Crouching Tiger, Hidden Dragon; Jiao Long; and independence.

A commenter asked me to critique this movie, and boy am I glad I did. I saw it a long time ago, back when all movies held something new for me, and before it was hard for me to find movies where women kick ass.

There are three main women and two main men. Among the women, we have Jiao Long, teenaged ass-kicker; Yu Shi Lien, middle-aged ass-kicker; and Jade Fox, old ass-kicker. The men are Li Mu Bai, semi-retired ass-kicker in love with Yu, and Luo Xiao Hu, nomadic ass-kicker in love with Jiao. This movie kicked ass. (And now I’m done using those words. Sorry.)

The only downside was that I watched an English-dubbed version (as opposed to Mandarin with subtitles), and the words didn’t match the lip movements; this is only a problem because I am partially deaf, and I rely pretty heavily on lip-reading when dialogue is tricky. It’s not always a problem– usually it’s super-easy to guess based on the half-heard syllables I get– but when things get really interesting, I have to focus really hard to follow.

Yeah, that’s right. That’s my major complaint: sometimes, because I am partially deaf, I could not hear all the awesomeness.

This movie is primarily about Jiao, who is at a crossroads. She has three paths: live the high life as the governor’s daughter, but marry a boring nobleman; run off with Jade Fox, her former mentor, or with Luo, her nomad bandit lover, but never receive proper training in Wudan martial arts; or become Li’s student, but admit someone else superiority over herself.

Because really, much of this movie’s drama is driven by Jiao’s refusal to allow any one else to have power over her. When Luo robs her on the road, she chases after him and nearly fights his entire group in order to retrieve her comb. Because even though it was just a comb, he had taken it from her hand and smiled at her powerlessness, and she could not allow him to “win” like that. (Also, I think she was intrigued by him and his life — in her aggressive self-reliance, she is seeking freedom, and his life looks very free indeed.)

Now, as a feminist, I obviously think it’s laudable for a woman to fight for her right to self-determination. All people should be able to control their own lives (life, liberty, pursuit of happiness– I’m more American than I thought), and feminism is the radical notion that women are people.

However, I think Jian’s insistence on her autonomy causes a lot of the pain in this movie. Jade Fox accuses Jian of deliberately mistranslating the training manuals for her, simply so that Jian could be more skilled than her own mentor. This may or may not be true– I would also easily believe Jian’s explanation, that she hid her natural gifts so as not to hurt her mentor– but Jian’s continued resistance to Li’s mentoring surely caused everyone much heartache. She did need the training, the discipline, and Li lost his life chasing after her trying to give it to her. Jade Fox lost her life, too, in the chase, and Yu lost the love of her life, which is nearly worse, her grief was so great. And poor Luo, too, of course– he finally finds his way back to her, and she refuses him because she’s in such a muddle about her training.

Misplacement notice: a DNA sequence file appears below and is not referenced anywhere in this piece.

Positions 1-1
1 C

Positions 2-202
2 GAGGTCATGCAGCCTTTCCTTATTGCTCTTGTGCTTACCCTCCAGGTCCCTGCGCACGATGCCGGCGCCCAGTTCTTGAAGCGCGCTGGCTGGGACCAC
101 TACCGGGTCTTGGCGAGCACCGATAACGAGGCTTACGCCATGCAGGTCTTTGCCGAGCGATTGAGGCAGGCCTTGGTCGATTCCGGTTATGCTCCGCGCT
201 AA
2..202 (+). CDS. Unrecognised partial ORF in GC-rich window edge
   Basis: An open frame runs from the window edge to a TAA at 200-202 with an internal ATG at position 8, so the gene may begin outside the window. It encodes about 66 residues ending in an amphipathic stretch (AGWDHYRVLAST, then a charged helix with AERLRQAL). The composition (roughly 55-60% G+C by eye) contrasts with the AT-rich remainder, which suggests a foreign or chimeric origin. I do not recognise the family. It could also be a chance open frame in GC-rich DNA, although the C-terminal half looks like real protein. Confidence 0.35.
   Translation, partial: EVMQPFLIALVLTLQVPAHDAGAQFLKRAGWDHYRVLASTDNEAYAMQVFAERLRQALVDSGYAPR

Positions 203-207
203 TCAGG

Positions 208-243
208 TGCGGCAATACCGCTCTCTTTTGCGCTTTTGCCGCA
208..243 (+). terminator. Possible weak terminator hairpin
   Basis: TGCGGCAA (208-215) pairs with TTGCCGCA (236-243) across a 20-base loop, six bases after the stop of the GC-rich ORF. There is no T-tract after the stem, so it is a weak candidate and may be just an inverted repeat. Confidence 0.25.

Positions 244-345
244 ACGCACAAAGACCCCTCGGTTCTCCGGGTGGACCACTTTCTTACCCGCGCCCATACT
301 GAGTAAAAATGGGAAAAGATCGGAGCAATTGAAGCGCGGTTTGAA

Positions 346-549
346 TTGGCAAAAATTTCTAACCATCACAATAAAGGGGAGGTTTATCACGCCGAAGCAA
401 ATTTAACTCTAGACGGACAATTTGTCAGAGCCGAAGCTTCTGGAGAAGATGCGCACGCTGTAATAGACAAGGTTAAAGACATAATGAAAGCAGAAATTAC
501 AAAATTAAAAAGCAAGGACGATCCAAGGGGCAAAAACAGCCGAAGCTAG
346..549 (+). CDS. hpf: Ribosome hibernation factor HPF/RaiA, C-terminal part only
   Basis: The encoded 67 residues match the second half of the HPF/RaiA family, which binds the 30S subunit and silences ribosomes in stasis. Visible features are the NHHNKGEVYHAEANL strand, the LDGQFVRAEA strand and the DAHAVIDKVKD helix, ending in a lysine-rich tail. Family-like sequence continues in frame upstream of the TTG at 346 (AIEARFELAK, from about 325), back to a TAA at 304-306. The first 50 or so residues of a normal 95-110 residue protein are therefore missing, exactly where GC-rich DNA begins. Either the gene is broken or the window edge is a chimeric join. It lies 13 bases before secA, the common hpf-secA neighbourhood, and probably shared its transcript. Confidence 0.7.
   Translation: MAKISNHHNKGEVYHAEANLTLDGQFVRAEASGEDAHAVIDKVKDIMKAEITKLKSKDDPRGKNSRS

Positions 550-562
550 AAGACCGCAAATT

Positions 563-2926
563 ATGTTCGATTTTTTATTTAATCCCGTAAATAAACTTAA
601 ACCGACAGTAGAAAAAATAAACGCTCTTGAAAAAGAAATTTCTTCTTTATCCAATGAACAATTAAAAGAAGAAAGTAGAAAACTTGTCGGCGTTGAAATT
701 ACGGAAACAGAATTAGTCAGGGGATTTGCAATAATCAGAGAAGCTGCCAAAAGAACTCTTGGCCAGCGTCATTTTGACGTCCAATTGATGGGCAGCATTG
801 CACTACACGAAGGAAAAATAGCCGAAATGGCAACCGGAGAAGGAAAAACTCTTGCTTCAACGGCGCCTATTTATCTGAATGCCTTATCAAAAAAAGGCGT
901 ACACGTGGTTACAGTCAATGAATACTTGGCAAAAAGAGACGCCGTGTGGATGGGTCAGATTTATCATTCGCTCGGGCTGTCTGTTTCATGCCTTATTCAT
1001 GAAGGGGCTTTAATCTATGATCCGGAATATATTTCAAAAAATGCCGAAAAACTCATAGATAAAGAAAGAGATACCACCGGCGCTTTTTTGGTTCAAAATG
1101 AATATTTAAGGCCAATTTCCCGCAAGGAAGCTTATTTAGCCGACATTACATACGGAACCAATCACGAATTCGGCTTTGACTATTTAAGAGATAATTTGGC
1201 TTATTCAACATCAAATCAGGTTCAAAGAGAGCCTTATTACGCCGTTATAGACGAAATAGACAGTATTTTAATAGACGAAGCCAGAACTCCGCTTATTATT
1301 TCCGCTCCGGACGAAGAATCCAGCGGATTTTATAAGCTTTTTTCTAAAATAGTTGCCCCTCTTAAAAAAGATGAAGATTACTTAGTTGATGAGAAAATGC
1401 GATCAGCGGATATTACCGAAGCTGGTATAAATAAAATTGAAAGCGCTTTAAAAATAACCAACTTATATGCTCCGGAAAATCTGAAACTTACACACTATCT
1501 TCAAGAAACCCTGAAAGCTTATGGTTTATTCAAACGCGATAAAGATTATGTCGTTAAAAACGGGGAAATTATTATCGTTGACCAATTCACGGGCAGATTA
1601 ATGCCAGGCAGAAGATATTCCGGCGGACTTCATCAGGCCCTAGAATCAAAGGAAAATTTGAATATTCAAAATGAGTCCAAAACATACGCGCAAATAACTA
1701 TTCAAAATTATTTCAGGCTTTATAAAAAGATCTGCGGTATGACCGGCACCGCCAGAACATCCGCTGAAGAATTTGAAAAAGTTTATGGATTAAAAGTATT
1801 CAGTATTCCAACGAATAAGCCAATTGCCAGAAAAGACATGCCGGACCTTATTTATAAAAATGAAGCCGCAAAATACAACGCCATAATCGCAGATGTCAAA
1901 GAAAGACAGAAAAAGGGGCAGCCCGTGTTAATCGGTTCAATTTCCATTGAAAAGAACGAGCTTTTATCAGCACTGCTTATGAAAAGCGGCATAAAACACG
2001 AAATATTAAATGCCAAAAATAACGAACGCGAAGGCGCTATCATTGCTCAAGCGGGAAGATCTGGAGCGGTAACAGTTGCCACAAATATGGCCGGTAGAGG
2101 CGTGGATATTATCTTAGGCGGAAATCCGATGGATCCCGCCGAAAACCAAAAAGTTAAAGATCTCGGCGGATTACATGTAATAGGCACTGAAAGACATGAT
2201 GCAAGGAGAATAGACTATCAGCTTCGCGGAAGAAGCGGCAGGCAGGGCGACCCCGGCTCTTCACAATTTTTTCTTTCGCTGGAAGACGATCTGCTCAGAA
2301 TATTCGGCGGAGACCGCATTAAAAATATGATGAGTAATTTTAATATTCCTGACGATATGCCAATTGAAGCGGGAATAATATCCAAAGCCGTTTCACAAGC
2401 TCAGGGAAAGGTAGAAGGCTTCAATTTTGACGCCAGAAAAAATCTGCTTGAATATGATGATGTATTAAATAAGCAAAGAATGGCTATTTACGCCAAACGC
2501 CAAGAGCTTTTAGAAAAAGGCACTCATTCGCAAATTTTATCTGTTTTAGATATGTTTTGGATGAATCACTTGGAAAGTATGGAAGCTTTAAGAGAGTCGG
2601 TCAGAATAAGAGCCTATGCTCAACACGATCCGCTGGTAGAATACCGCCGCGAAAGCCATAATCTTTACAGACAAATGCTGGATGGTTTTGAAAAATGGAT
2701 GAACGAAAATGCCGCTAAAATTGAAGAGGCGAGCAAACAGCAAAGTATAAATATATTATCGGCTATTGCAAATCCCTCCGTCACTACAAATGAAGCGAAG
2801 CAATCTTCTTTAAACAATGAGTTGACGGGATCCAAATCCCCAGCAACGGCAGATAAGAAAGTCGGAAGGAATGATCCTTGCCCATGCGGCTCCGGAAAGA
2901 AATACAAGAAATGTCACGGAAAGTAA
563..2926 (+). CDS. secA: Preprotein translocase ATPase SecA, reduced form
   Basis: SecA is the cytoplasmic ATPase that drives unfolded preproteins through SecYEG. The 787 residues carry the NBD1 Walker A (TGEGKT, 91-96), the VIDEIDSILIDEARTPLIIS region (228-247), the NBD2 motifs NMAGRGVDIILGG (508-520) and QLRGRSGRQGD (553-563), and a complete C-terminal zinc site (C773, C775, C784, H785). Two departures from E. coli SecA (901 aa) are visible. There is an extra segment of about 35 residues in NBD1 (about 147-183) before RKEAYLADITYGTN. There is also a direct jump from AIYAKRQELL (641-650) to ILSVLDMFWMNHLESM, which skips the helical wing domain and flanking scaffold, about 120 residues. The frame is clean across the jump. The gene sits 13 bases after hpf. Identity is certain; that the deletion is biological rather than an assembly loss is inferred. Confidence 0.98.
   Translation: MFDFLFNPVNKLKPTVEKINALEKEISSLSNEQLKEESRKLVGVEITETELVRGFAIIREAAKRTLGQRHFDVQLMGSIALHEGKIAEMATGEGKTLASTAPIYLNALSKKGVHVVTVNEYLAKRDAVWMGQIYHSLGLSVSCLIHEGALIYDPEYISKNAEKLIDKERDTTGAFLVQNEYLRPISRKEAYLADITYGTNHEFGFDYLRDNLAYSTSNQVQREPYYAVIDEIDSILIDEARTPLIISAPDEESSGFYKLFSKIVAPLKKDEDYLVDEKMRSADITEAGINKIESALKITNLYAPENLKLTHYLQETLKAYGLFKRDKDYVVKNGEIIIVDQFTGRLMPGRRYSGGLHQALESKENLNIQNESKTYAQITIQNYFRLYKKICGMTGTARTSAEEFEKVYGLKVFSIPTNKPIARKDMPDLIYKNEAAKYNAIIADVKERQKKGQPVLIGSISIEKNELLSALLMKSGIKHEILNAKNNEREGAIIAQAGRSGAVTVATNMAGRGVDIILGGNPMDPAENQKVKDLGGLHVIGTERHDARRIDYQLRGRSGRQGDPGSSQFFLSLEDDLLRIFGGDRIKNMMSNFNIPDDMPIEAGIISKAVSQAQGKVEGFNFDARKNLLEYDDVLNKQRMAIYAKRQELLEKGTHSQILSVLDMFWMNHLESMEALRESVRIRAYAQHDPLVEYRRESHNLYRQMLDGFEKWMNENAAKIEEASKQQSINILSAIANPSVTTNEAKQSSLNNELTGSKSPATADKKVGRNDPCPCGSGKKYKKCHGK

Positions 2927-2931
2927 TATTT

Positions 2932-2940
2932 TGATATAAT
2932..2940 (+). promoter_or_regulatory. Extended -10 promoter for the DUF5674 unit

Actually, looking back at it, the whole thing reminds me a lot of Thelma and Louise; she tries her hardest to refuse the world imposed upon her, but in the end her running comes to naught and she commits a transcendent suicide. It’s even a cliff both times. Is that really the only way these stories can end? Is it really Patriarchy Or Death?

I certainly hope not…but if I fling myself off a cliff someday, you’ll all know why: I’m trying to outrun the patriarchy.

(Check out my next post on this film here!)

Advertisements

3 Responses to Crouching Tiger, Hidden Dragon; Jiao Long; and independence.

  1. Jamie B. says:

    Hmm. Definitely gonna have to give that movie a re-watch!

  2. fremenalex says:

    Nice commentary. I also find it fascinating how the green destiny plays a role in this movie. Li Mu Bai is trying to get rid of it, but once it’s stole, he’s all “Where’s my sword!!!” To Jian, the sword represents more, it’s the physical manifestation of her freedom and autonomy. No other weapon will match her skill, and come hell and high water, she will have her freedom. Thanks!!!

  3. […] Tiger, Hidden Dragon and getting female action heroes so very right. In yesterday’s post I was a little whiny about Crouching Tiger, Hidden Dragon but I didn’t want anyone to think […]

Leave a Reply

Fill in your details below or click an icon to log in:

WordPress.com Logo

You are commenting using your WordPress.com account. Log Out / Change )

Twitter picture

You are commenting using your Twitter account. Log Out / Change )

Facebook photo

You are commenting using your Facebook account. Log Out / Change )

Google+ photo

You are commenting using your Google+ account. Log Out / Change )

Connecting to %s

%d bloggers like this: